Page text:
In recent years, it has become more and more evident that gram-negative bacteria possess highly sophisticated translocation machines which enable them to transport large substrates in a single step across their complex envelopes. The flagellar basal body (83), the type III secretion apparatus (41), and DNA transfer machines (120) are examples of such translocation machines. So far, none of these systems have been reported for cyanobacteria. However, recently a novel type of transport complex, termed the JPC, has been found in some motile cyanobacteria (Fig. (Fig.2)2) (58). This complex forms either rows or girdles, which encircle the filaments on both sides of each cross wall and were first detected after acid treatment of isolated sacculi (85). After isolation, the JPC consists of two substructures: a straight tube-like part, 13 nm in diameter, and a terminal pore part with an overall length of 32 nm and a maximal width of about 20 nm. All in all, the whole complex in P. uncinatum is about 70 to 80 nm long, long enough to span the entire multilayered cell wall of this cyanobacterium. As indicated by staining experiments using India ink, these pores are the actual sites of mucilage secretion, a process which directly generates the necessary thrust for the locomotion of these bacteria (58). Furthermore, these experiments have shed some light on the transport capacity of these carbohydrate secretion organelles. Individual slime bands emerging from the pores are elongated at a speed of about 3 μms−1. Similar secretion rates have so far been reported only for the cellulose secretion process of the bacterium Acetobacter xylinum (19, 132). Interestingly, the pore complexes used by this bacterium not only match the dimensions and the electron microscopical appearance of the JPCs but also share their highly oriented spatial arrangement. Each Acetobacter cell possesses about 50 individual pore complexes forming a row on the “ventral” site of the cell's body (132). Obviously, the close proximity of these structures increases the efficiency with which the individually emerging carbohydrate fibrils can interact to form higher-ordered bundles that propel these cells along (discussed below).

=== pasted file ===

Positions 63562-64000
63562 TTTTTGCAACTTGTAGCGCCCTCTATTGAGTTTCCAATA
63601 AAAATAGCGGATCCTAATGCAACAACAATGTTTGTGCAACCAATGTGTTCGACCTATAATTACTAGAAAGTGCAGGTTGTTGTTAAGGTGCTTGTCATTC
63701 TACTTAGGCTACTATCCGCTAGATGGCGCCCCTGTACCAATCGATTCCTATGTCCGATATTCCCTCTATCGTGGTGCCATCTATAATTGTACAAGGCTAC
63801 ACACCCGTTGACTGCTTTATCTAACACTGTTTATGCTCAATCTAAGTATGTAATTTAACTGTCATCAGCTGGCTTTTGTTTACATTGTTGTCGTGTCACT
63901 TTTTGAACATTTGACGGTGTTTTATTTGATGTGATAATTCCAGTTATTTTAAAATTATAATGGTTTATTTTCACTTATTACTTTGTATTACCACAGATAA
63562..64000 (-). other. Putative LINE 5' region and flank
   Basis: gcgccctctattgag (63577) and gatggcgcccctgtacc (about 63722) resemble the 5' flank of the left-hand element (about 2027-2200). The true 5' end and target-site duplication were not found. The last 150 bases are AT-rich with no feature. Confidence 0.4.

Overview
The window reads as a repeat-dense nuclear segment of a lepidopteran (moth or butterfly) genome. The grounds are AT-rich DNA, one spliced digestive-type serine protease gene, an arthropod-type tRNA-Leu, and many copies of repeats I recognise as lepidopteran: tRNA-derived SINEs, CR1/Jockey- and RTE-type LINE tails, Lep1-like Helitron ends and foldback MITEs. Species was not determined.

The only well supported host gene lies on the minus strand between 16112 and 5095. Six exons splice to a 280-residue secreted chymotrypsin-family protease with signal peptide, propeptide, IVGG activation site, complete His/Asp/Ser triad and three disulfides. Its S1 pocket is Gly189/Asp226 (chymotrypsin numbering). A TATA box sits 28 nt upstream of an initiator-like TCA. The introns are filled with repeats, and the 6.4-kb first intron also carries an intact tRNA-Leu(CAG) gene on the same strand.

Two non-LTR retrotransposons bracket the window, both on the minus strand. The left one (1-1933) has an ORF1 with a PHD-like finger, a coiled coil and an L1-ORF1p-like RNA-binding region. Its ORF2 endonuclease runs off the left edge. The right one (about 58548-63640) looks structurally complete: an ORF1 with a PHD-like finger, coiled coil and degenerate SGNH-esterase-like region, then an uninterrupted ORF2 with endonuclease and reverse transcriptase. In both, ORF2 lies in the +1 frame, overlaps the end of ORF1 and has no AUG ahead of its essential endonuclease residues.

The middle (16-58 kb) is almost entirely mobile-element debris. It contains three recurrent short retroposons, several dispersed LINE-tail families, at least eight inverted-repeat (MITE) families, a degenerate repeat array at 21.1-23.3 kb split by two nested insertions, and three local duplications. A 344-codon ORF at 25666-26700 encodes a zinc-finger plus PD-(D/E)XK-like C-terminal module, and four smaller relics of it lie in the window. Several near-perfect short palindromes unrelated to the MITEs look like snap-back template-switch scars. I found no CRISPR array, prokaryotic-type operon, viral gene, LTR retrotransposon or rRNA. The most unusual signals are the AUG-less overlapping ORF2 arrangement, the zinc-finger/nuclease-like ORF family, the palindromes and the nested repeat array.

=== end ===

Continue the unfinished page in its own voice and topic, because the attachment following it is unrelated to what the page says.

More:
FIG. 2
Electron micrographs of negatively stained JPC of P. uncinatum, the carbohydrate secretion organelles which generate the thrust for locomotion in cyanobacteria. (A) Highly enriched fraction of isolated pore complexes. Bar, 150 nm. (B) Appearance of the ...

CYANOBACTERIAL CELL WALLS AND LOCOMOTION

Most bacteria that are able to move do so by means of flagella, small rotary motors (83), which have never been found in cyanobacteria (47). Nevertheless, many cyanobacteria are capable of a slow, surface-associated motility characterized as gliding (reviewed in reference 21). Although the precise mechanism of gliding is not understood, recent studies have revealed certain structural features invariably linked to this process. Among these features are distinct surface topographies, novel bacterial organelles (JCPs [discussed above]) and the continuous secretion of mucilage.

In most members of the family Oscillatoriaceae, the surface topographies consist of parallel, helically arranged protein fibrils (56), although another type of fibril has recently been described for some Oscillatoria strains (1). In all species studied so far, the arrangement of these surface fibrils correlates with the path of the filaments during locomotion. It has therefore been proposed that the surface fibrils serve as a screw thread guiding the rotation of the filaments, with the necessary thrust for locomotion being derived from the secretion of slime from the junctional pores (58). In this model, the frequent reversal of movements of the filaments can be explained by the alternation of the set of junctional pores used. The importance of the protein fibrils and the secretion of slime for motility are substantiated by the observation that spontaneous mutants lacking these features are nonmotile (57).

Only in Phormidium have the protein fibrils been characterized at the molecular level (57). They are formed by oscillin, a 646-aa glycoprotein (GenBank accession no. AF002131) which contains multiple repeats of a Ca2+-binding nonapeptide (3), a motif also found in SwmA (GenBank accession no. U48223), a surface protein of swimming Synechococcus (17, 18, 125), and HlyA, a partial ORF of Anabaena (GenBank accession no. U13767) with unknown function. However, only for SwmA has a role in motility been established (17). Compared with the role of oscillin in gliding, the role of SwmA in swimming is not so clear (31, 96). The fact that a mutant lacking SwmA is still able to rotate indicates that the protein plays a role in the generation of thrust but not torque, but how the cells produce the thrust for their locomotion is not known.